SAR Applications: Now in the Mainstream
Reading the free London paper heading into work Monday morning I came upon an article and corresponding satellite image explaining a successful case prosecution evidenced by the image. The case describes the application of satellite imaging used in evidence to prosecute a tanker operator which pleaded guilty to a breach of UK maritime pollution legislation after cleaning palm oil from tanks within a restricted zone (12 miles from the Cornish coast). Nothing strange in that you might say, expect the evidence was a Synthetic Aperture Radar (SAR) image and this is the first time I can recall seeing a SAR image in the mainstream UK press. The case is also deemed a landmark ruling since it represents the first time a satellite image has been used as primary evidence in a maritime pollution case brought by the UK’s Maritime and Coastguard Agency (MCA). MCA benefit from a Europe wide initiative which utilizes a SAR based satellite-based oil spill and vessel detection service collating data from RADARSAT-1 and RADARSAT-2 to provide operational response discharges from ships to participating European member states.
Image © EMSA/MDA 2012. SAR image of the pollution slick, which is approx 20 miles long
The story brings together several key benefits of SAR in providing assistance in such events. That such a system could not be fulfilled by other forms of remotely sensed data highlights the unique capabilities of SAR systems including: Timeliness – when a possible oil spill is detected, an alert message is delivered to the relevant country. Analyzed images are available to national contact points within just 30 minutes of the satellite passing overhead, in this case allowing the MCA to contact the suspected vessel as the spill event was occurring. Accuracy – SAR can detect even thin oil films, some measuring just micrometers, due to the unique ability to discern surface roughness. Coverage – SAR images are acquired in segments of up to 1 400km and swaths of up to 500km. Swath coverage refers to the width of the strip covered by the radar at each overpass. Persistent Surveillance – the illuminating nature of SAR means it can see through clouds and rain and can be used day or night independently of solar radiation, this gives SAR unmatched persistence coverage capabilities which are particularly important at high latitudes (polar night). Frequency – the frequency of observations for polar orbiting satellites is significantly greater at higher latitudes than at the equator making this system ideal for European operations.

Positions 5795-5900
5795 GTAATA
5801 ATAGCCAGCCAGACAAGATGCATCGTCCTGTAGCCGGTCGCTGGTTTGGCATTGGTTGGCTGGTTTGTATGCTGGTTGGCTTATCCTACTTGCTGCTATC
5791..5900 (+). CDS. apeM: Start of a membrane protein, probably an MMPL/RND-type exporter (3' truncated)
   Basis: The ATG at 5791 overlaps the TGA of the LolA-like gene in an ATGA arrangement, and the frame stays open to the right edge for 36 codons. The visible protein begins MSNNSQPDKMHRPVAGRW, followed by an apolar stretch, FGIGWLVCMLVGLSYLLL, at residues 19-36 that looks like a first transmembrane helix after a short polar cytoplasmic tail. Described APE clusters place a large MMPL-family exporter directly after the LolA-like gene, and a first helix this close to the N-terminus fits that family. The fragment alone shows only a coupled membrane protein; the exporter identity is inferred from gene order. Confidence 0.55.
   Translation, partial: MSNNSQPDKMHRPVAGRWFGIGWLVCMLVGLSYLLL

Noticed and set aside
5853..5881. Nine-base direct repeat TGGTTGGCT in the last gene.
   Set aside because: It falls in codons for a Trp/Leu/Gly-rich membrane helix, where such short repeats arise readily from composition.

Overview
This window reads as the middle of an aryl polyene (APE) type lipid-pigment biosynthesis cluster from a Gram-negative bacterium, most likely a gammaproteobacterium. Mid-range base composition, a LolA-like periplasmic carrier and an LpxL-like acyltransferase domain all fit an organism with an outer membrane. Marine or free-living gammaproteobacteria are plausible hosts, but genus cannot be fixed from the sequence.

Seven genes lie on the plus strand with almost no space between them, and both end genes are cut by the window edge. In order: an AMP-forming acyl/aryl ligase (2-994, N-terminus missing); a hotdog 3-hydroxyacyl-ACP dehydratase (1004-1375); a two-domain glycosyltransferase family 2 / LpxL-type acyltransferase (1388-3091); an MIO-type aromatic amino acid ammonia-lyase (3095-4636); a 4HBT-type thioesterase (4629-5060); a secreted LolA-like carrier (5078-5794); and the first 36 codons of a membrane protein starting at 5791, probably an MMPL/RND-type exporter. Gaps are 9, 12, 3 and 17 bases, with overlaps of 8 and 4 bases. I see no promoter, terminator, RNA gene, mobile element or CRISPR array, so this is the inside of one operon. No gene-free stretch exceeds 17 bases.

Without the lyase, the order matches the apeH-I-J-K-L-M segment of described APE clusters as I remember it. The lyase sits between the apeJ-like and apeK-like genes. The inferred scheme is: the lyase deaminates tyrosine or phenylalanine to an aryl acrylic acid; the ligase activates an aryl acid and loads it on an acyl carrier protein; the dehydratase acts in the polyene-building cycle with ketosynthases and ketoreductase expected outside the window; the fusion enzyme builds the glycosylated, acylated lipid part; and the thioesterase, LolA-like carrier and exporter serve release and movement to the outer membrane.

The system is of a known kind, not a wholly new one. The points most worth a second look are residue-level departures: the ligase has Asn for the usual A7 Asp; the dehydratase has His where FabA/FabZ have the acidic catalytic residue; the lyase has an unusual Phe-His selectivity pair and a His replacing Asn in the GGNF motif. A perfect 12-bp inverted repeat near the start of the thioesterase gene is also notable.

It’s really great to see SAR applications taking their place alongside imagery, GIS and LiDAR as a viable, accessible tool with which to capture, analyze and understand our planet. With ENVI® SARscape integrated within the ENVI platform and extended via ArcGIS we are reaching a stage where SAR image analysis is no longer the domain of experts. This continued adoption of SAR facilitated by straightforward and easy-to-use SAR workflows continues to promote the emergence of the unique capabilities of SAR as an exciting proposition for the geospatial community.